DCSIMG

Sam Robson’s century puts England in command

Sam Robson on the way to his maiden Test hundred. Picture: Getty

Sam Robson on the way to his maiden Test hundred. Picture: Getty

  • by IAIN FLETCHER
 

SAM Robson, formerly of Sydney but more recently of North London scored his first Test century in only his second match at the highest level to help England towards a position of dominance, although with a smaller lead, 63, than looked likely during the afternoon.

But, with the pitch starting to help seam bowlers – a bit of cloud cover and Headingley bares its teeth – any lead is valuable and England will be pressing today to increase it to over 100. The three wickets which fell in a cluster in the last hour could have been five as both Matt Prior and Chris Jordan were dropped.

That will have irritated the England management, but they would also have been pleased as it proved the pitch would offer the bowlers more assistance in the second innings. Batting can be a perilous business here, which makes Robson’s century crucial.

He moved to London in 2008 and, since then, has earned a reputation as a tough, disciplined batter. His innings yesterday typified that.

It was based on graft, accumulation and patience. Old-fashioned traits which used to be expected of every opening batsman, and he is, in style and temperament, a bit of a throwback to a bygone era. There was no single memorable shot, nor any trademark flamboyance to lift the crowd. It was functional and mightily effective.

Robson looks a very settled character, possibly because he is 25 years old in nine days and has already played first-class cricket for six years.

He has matured, both as a person and as a player, so he has come into international cricket more developed than many that are heralded when very young as the “next big thing”.

The curious thing about his innings was what was absent. There was no noticeable weakness and no noticeable strength. He just occupied the crease. Analysts around the world will pore over the video and forensically examine his footwork and areas of scoring but the key to his batting is his phlegmatic nature. He appeared unfussed. Even his celebration on reaching his century was undemonstrative.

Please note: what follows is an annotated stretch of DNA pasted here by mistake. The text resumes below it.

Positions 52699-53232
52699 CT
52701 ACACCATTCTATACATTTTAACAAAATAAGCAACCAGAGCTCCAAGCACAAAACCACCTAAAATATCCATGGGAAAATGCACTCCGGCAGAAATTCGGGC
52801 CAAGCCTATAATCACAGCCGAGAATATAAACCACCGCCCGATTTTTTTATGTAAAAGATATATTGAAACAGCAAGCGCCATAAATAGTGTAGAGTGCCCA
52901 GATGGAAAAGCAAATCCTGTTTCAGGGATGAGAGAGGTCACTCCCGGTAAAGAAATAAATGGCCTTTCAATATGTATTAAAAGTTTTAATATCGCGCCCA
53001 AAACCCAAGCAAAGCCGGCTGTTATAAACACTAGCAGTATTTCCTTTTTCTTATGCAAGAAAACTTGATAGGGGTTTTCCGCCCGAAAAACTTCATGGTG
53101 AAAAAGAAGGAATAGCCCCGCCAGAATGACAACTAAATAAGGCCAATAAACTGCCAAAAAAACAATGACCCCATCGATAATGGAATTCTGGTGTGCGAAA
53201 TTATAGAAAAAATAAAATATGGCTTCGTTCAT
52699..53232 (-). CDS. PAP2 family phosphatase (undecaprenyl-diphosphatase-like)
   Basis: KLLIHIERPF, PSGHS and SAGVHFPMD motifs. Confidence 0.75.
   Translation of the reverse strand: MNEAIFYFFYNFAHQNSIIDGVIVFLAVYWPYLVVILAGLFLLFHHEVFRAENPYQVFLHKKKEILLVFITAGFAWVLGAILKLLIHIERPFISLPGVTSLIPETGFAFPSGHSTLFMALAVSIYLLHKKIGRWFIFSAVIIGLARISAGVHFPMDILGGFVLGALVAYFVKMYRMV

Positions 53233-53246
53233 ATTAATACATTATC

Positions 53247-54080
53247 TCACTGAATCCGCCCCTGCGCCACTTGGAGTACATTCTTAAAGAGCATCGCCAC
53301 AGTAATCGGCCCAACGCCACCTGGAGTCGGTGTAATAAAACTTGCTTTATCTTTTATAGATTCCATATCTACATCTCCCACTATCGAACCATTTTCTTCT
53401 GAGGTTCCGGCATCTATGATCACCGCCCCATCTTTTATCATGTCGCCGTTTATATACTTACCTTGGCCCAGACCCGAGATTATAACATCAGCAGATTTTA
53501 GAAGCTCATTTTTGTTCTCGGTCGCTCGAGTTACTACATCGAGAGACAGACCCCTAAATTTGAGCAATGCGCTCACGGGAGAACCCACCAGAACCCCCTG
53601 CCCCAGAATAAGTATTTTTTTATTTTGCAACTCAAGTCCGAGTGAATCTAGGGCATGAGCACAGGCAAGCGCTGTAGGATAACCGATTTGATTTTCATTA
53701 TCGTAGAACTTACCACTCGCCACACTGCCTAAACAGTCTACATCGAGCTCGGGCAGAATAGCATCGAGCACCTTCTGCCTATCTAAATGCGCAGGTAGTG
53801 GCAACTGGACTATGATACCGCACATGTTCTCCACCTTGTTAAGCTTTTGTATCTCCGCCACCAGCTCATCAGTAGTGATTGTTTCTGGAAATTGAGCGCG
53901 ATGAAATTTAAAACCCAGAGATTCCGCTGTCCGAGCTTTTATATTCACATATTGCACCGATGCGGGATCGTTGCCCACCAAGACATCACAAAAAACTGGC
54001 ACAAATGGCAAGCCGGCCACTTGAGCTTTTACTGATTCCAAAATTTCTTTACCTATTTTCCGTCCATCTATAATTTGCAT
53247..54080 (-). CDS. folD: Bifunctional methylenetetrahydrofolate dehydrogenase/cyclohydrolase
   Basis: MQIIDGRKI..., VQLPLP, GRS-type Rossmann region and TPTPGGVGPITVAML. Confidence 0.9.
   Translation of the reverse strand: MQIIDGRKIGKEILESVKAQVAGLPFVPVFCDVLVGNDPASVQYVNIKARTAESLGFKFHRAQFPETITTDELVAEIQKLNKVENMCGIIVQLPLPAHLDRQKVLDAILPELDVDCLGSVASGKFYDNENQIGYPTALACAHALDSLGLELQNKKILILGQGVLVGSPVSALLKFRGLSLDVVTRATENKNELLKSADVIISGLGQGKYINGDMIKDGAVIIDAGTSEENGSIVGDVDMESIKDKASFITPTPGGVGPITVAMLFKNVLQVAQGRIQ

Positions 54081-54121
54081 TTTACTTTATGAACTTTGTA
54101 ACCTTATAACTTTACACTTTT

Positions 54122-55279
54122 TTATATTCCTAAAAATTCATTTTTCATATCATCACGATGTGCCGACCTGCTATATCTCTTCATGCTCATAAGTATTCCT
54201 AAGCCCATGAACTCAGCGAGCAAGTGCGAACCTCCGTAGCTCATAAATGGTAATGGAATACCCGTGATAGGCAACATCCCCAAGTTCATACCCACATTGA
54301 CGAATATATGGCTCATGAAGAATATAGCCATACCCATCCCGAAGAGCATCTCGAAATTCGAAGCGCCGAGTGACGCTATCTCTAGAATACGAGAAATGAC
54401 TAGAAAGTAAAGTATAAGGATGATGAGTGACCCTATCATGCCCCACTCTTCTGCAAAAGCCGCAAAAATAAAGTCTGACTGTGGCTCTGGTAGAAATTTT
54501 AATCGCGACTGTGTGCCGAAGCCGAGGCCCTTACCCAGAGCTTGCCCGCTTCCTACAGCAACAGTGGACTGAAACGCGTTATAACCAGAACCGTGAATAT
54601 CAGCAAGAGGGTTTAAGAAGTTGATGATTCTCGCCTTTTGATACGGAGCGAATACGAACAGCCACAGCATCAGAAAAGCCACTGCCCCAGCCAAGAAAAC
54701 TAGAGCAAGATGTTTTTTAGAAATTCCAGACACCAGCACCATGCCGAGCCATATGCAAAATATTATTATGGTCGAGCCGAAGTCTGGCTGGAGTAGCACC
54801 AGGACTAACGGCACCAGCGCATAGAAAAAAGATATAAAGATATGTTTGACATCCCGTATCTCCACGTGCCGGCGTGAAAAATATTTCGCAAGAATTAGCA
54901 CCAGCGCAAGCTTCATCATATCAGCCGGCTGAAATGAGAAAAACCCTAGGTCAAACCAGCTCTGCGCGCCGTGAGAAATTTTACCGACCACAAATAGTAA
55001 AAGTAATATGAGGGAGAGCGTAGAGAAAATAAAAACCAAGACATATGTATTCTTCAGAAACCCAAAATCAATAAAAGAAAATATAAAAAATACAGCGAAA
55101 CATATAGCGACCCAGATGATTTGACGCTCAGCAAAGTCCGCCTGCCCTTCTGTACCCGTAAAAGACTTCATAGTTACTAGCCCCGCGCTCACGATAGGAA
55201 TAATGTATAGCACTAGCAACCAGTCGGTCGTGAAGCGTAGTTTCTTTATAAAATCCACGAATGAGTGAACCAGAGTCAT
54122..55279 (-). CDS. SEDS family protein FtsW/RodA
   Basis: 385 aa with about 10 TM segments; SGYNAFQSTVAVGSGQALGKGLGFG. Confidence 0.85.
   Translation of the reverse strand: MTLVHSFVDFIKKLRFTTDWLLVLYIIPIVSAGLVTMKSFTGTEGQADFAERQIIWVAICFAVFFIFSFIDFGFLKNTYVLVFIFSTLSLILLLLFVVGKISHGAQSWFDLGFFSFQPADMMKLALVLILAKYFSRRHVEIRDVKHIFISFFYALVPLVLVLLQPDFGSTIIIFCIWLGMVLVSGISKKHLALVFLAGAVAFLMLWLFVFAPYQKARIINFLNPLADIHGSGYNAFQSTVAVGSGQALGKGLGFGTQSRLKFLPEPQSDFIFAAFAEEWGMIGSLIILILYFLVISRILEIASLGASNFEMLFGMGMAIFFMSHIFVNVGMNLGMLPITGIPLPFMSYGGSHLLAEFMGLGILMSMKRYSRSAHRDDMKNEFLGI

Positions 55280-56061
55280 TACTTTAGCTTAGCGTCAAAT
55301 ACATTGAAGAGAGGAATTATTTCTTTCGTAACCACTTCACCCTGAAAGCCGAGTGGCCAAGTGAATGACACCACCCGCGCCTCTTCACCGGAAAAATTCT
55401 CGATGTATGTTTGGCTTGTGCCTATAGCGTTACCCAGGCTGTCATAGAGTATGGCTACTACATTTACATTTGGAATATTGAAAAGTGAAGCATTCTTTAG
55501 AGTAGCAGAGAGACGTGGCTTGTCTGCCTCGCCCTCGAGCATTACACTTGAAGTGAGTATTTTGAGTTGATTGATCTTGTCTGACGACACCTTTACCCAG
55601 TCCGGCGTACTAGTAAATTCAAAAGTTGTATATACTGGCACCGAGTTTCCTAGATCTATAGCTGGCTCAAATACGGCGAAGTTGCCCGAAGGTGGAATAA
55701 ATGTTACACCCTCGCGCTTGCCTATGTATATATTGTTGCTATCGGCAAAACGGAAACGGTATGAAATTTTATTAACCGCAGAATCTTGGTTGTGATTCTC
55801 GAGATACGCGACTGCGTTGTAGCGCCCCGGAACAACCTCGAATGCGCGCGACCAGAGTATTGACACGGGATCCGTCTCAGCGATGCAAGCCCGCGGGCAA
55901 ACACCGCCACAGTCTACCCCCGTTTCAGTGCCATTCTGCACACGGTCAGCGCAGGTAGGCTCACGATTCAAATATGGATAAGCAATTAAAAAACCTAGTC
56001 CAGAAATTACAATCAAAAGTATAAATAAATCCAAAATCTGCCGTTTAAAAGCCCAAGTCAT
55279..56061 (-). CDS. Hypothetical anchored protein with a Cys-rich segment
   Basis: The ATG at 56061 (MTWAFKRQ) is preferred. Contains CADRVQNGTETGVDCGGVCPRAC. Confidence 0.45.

In an era of instant celebrity when most players celebrate a milestone with a routine that that would embarrass the most garish of Hollywood producers, Robson raised both arms, acknowledged the crowd and then replaced his helmet to get back on with the job of scoring runs.

It was refreshing and exactly what this youthful England side need, some stability at the top of the order. It was a surprise when he was bowled on 127, a drive being beaten by a good ball from the persistent Nuwan Pradeep which nipped back between bat and pad.

Robson was ably supported by Gary Ballance, who backed up his first Test century last week at Lord’s with a pleasing 74.

Their partnership of 142 in 50 overs steadied England after Alastair Cook had been dismissed in the third over of the day.

With Ballance and now Robson scoring centuries what England really needs to exorcise the ghost of the terrible winter past in Australia is for the captain to regain form.

Maybe the cares of captaincy have done for him and reduced his batting to a secondary consideration in his mind, or he is wasting mental energy complaining about comments in the media criticising his captaincy. His pre-match Press conference was tetchy and petulant and he really should have more pressing concerns on his mind than the musings of Shane Warne and other scribes and broadcasters. What he should be worried about is how every team now probes around his off stump with full-length deliveries. He likes the ball short outside off-stump for a powerful back cut or around his hips for a glance. He scores the majority of his runs in these two areas and, when teams restrict his scoring opportunities, he looks vulnerable.

Not so Ian Bell who crafted another half-century in his 100th Test match. The glide to third man was used frequently and it would not be a Bell innings without a couple of sumptuous cover drives. Nor sadly would it have been without a frustrating dismissal.

 

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